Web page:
Bankrupt crypto exchange FTX’s nonprofit arm wanted to buy a Pacific island nation and build a bunker on it in preparation for an apocalyptic event, according to a lawsuit filed against disgraced FTX founder Sam Bankman-Fried.
The complaint filed in Delaware bankruptcy court on Thursday alleged that Bankman-Fried’s kid brother Gabe wanted to use the FTX Foundation, FTX’s philanthropic branch, to buy Nauru, a tiny, oval-shaped, coral island located about 2,000 miles off the northeastern coast of Australia.
If a catastrophic event were to wipe out more than half of the planet’s population, Gabe appeared to believe that the 8.1-square-mile island could ensure the survival of members of the “effective altruism” movement, which Bankman-Fried publicly paid lip service.
The movement advocates for using evidence and reason to benefit others as much as possible.
Gabe allegedly sent a memo to an FTX Foundation officer describing “a plan to purchase the sovereign nation of Nauru in order to construct a ‘bunker/shelter’ that would be used for ‘some event where 50%-99.99% of people die [to] ensure that most EAs [effective altruists] survive,” according to the court documents.
As of July 1, Nauru has a population of 12,780, according to the World Population Review.
The court documents showed that Gabe said that “probably there are other things it’s useful to do with a sovereign country, too.”
Gabe hasn’t been accused by prosecutors of any wrongdoing in FTX’s implosion.
The lawsuit was filed by FTX against a handful of its executives, including Bankman-Fried, co-founder Gary Wang, engineering director Nishad Singh and Caroline Ellison, the CEO of FTX’s sister company, Alameda Research.
It’s seeking $1 billion in damages, claiming the company’s so-called philanthropic organization was misappropriated by FTX’s bosses.
Thursday’s complaint cites Gabe’s island-bunker dream as just one example of “the FTX Foundation’s projects [which] were frequently misguided and dystopian.”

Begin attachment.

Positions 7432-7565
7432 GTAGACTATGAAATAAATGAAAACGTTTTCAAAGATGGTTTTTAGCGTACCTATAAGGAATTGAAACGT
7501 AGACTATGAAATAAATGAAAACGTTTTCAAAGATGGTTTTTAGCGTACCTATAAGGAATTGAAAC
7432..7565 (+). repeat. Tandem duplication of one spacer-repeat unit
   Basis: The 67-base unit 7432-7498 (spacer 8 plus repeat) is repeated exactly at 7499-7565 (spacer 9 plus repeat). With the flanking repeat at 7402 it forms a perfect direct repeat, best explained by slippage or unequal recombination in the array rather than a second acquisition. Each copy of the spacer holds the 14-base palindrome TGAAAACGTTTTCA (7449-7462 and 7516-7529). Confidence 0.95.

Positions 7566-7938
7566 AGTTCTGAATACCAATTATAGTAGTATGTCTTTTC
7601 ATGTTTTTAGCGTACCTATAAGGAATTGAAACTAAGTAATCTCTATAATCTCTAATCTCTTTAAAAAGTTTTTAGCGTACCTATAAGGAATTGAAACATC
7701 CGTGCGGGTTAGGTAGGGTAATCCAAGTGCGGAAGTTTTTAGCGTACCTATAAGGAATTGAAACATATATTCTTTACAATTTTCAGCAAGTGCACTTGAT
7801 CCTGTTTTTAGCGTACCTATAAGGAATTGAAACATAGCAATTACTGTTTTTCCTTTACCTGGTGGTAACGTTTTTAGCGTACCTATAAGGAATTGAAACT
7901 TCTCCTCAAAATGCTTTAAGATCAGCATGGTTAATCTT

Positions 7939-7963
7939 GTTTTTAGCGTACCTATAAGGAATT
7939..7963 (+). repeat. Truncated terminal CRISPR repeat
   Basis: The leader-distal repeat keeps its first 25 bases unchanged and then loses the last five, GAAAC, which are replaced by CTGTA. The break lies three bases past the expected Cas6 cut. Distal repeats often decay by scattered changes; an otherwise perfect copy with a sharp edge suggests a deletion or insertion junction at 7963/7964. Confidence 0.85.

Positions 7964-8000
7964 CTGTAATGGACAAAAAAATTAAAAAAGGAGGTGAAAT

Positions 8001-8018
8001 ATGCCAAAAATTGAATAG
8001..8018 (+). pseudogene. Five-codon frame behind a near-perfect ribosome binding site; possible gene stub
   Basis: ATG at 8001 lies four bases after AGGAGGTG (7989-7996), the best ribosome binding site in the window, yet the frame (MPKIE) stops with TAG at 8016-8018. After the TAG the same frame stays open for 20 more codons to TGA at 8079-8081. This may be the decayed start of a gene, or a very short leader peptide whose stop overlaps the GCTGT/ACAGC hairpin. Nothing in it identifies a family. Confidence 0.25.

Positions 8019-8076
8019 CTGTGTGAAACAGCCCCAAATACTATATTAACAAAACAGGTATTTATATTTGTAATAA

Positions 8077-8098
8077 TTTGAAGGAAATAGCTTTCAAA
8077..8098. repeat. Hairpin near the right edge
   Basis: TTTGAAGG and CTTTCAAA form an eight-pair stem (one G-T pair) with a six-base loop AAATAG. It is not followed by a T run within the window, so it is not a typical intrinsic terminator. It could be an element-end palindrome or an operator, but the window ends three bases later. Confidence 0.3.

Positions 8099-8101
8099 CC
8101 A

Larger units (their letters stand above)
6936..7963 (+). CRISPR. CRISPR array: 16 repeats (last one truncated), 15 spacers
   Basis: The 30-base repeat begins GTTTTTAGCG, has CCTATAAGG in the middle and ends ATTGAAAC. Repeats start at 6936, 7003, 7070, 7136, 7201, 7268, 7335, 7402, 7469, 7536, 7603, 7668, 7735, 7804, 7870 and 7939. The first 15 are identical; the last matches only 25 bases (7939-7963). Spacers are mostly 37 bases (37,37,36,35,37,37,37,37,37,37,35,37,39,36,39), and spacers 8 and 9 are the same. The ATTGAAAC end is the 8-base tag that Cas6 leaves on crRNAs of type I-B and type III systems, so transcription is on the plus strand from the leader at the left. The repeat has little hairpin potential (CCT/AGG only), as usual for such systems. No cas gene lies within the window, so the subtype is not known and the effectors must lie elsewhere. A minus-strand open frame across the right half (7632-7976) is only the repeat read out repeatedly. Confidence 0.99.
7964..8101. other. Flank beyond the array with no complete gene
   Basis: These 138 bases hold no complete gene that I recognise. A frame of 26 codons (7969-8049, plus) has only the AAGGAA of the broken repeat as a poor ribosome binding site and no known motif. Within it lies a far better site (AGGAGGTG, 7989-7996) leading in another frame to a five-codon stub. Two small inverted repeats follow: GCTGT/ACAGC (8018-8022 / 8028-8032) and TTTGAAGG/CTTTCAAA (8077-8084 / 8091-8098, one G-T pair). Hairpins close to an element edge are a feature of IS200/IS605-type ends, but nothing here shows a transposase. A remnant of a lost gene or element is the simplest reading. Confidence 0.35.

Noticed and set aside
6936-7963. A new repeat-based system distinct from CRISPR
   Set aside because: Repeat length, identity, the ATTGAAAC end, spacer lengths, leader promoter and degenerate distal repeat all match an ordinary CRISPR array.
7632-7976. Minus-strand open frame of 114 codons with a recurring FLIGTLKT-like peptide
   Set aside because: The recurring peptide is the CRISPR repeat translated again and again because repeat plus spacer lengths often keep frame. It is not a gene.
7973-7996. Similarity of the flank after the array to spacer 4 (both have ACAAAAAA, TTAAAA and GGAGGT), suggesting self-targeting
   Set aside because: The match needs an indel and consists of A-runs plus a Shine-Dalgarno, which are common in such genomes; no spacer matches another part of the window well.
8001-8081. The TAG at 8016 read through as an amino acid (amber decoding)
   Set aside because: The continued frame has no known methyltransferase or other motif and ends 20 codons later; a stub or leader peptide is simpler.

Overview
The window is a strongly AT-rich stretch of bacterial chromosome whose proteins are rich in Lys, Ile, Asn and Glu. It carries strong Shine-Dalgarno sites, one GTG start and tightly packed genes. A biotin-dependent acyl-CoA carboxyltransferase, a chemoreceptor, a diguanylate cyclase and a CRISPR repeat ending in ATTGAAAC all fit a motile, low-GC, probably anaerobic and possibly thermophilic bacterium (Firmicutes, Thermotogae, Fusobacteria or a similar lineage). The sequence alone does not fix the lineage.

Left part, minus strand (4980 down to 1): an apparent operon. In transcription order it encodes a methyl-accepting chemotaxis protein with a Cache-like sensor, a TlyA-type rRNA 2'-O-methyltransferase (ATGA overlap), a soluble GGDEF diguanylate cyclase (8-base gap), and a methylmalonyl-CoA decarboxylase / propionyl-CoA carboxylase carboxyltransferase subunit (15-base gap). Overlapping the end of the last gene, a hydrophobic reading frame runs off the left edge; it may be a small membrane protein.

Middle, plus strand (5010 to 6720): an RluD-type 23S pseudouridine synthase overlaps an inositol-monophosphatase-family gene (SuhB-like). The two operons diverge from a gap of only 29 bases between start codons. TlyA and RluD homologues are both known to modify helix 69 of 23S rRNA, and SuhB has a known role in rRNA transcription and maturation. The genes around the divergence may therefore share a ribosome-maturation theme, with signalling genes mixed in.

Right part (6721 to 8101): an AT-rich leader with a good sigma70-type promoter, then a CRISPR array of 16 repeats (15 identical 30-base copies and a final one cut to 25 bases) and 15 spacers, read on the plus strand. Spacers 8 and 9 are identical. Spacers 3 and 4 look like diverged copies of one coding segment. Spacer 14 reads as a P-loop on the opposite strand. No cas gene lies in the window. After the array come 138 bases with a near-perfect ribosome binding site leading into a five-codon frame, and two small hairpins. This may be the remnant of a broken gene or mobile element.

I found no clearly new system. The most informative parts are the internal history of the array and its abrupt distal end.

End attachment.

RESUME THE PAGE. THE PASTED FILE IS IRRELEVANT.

The suit goes on to bash FTX Foundation “a purported charity that served little purpose other than to enhance the public stature of defendants. It certainly did not advance the business objectives of the FTX Group in any discernible way.”
In other examples of FTX Foundation’s “dystopian” financial moves, the filing revealed that the organization “authorized a $300,000 grant to an individual to write a book about how to figure out what humans’ utility function is.”
It also “funded a $400,000 grant to an entity that posted animated videos on YouTube related to ‘rationalist and [effective altruism] material,’ including videos on ‘grabby aliens.’”
Other new details include eye-watering, billion-dollar bonuses Ellison awarded herself and used to fund other ventures.
Ellison, the ex-Alameda CEO and Bankman-Fried’s former lover, gave herself a $22.5 million bonus around March 2022 — when she estimated FTX.com had a cash deficit of more than $10 billion, according to the lawsuit.
Ellison reportedly used $10 million of her self-awarded bonus to fund an artificial intelligence company in her own name.
The court documents go on to cite other instances, in 2021, when Ellison gave herself additional hefty payouts of $6.2 million, then $3.75 million, in misappropriated debtor funds.
“Given her extensive misconduct, including participation in the looting of billions of dollars of Debtor assets, Ellison clearly did not deserve any ‘bonus,’” the court documents stated.
Ellison faced up to 110 years in prison before she agreed to cooperate with the federal government in a plea deal she struck in December — two months after Bankman-Fried’s house of cards came tumbling down.
Bankman-Fried is seeking to get 10 of the 13 fraud charges brought against him thrown out, though a Manhattan judge suggested he wasn’t inclined to grant the request.
The 31-year-old former billionaire has been charged with conspiracy to commit bank fraud as well as conspiracy to commit wire fraud against FTX customers and other related crimes.
He’s out of jail on a $250 million bond, but is slated to face trial on Oct. 2. He faces 155 years in jail if found guilty.
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